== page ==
included 37 million people that would have been expected only on Tuesday, that is, about 2.6% of the country’s population.
The Chinese Center for Disease Control and Prevention said that at this point the 18% of the population was infectedafter Beijing announced the change to its controversial Covid-zero policy last month.
Full morgues and hospitals: the visible face of the pandemic chaos
Hospitals have been overwhelmed in the past month and morgues have filled up, despite official figures suggesting cases were declining due to suspension of testing.
In the southwest of Beijing, hospitals are overwhelmed to the point that intensive care units refuse ambulancesthe relatives of the sick are desperately looking for open beds and the patients are spread out collapsed on the benches in the hospital corridors, in some cases lying on the floor for lack of beds.
Yao Ruyan, whose elderly mother-in-law fell ill a week ago, pilgrimage from hospital to hospital, only to be denied time and time againaccording to the agency access point.
“I’m furious,” Yao said, crying helplessly and holding lung X-rays from the local hospital.
“I don’t have much hope”after corroborating the full rooms of the different health centers visited. “She’s having trouble breathing”.
In recent days, state media headlines claimed that Hebei province, where one of the first outbreaks of infections occurred after the state eased controls in November and December, is “beginning to resume normal life”. .
However, the unprecedented activity of the emergency rooms and crematoria in central Hebei would indicate otherwise.
Many of Hebei’s elderly are in critical conditionwhich could be taken as an indication of what will happen in the rest of China.
At Baoding No. 2 Hospital in Zhuozhou, patients They took over the corridor of the emergency room last Wednesday. Several of them were breathing with the assistance of respirators. A woman mourned after doctors told her of the death of a loved one.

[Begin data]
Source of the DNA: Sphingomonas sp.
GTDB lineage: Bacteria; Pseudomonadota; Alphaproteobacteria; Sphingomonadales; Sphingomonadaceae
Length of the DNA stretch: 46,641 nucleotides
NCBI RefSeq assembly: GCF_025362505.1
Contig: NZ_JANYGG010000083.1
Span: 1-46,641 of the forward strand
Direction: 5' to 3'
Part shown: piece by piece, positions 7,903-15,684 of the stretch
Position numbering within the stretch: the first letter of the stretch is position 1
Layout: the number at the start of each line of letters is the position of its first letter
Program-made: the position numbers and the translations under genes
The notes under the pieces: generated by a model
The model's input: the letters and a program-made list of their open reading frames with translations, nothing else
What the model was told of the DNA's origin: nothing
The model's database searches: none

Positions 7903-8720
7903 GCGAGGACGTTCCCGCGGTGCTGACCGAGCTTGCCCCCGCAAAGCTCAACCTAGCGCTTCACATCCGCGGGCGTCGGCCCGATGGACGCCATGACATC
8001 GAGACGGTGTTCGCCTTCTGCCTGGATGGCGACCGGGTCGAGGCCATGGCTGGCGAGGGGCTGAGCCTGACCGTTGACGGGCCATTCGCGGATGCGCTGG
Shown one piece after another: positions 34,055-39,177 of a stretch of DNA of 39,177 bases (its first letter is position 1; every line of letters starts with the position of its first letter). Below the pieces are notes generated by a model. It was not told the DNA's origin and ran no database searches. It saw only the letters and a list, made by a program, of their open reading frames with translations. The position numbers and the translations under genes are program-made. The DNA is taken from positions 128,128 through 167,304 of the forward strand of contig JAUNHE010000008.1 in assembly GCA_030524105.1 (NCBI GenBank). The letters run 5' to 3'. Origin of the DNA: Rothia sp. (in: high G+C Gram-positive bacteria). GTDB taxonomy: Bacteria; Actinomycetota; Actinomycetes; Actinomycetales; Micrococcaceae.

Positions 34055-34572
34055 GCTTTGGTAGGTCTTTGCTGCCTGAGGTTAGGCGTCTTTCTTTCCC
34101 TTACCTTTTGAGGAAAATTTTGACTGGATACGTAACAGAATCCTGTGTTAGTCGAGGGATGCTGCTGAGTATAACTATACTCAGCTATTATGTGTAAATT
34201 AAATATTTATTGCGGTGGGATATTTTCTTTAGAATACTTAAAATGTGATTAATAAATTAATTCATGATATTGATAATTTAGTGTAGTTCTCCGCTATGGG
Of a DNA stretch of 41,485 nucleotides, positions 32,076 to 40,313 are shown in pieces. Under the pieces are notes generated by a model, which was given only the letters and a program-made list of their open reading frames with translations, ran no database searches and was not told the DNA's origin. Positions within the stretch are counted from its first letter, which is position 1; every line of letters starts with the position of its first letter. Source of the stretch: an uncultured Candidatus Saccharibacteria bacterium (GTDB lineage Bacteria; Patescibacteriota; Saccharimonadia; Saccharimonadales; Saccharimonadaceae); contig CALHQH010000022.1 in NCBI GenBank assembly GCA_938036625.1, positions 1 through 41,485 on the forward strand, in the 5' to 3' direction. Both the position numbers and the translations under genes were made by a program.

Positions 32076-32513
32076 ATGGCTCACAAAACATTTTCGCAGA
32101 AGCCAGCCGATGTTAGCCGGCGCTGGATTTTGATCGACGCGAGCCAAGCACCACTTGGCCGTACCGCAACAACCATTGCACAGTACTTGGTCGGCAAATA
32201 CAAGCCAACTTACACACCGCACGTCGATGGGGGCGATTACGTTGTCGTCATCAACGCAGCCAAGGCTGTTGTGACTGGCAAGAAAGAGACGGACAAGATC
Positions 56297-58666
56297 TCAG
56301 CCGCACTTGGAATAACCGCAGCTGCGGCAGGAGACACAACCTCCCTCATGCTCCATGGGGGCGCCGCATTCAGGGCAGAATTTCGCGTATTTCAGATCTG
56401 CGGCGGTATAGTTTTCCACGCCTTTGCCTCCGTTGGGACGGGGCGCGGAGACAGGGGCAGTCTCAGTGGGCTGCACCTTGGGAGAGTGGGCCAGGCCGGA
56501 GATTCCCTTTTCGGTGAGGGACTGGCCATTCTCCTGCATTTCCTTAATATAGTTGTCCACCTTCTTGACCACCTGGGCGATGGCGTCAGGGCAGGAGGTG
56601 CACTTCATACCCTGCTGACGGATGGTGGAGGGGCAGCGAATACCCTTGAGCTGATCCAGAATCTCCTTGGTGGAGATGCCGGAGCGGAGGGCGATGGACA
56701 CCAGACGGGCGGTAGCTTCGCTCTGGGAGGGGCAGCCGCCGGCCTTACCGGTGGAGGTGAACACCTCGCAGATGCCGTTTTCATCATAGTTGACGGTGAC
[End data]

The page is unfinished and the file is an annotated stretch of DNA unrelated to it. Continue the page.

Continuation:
In the Zhuozhou crematorium they work overtime to cope with the increasing volume of deaths in the last week, according to an employee of the establishment.
Regarding the approximate figures per crematorium, a funeral home worker estimated that he would be burning 20 to 30 bodies per daycompared to three or four before the Covid-19 measures were relaxed.
“There have been so many people dying”graphed Zhao Yongsheng, a worker at a funeral goods shop set up near a local hospital.
The risk of new variants
Professor Martin McKee, a public health expert at the London School of Hygiene and Tropical Medicine, assured that the scenario in China could worsen, with the emergence of new strains in the immediate
McKee detailed his reasoning to the newspaper. online mail:”The pandemic is far from over. And we’re still seeing almost 1,300 people in hospital with Covid in England every day, at a time when the NHS is struggling with high complaint rates.”
“Until now, China has kept deaths very low, but has not used the time to increase vaccination ratesespecially among the elderly,” said the professor.
“This has consequences for China, with high death rates and possible political instabilitybut also for the world, with the risk of new variants“.
“Unfortunately, we still have a lot to do to increase vaccination rates worldwidebut also to revitalize the efforts to prepare for a pandemic,” he stressed to the aforementioned outlet.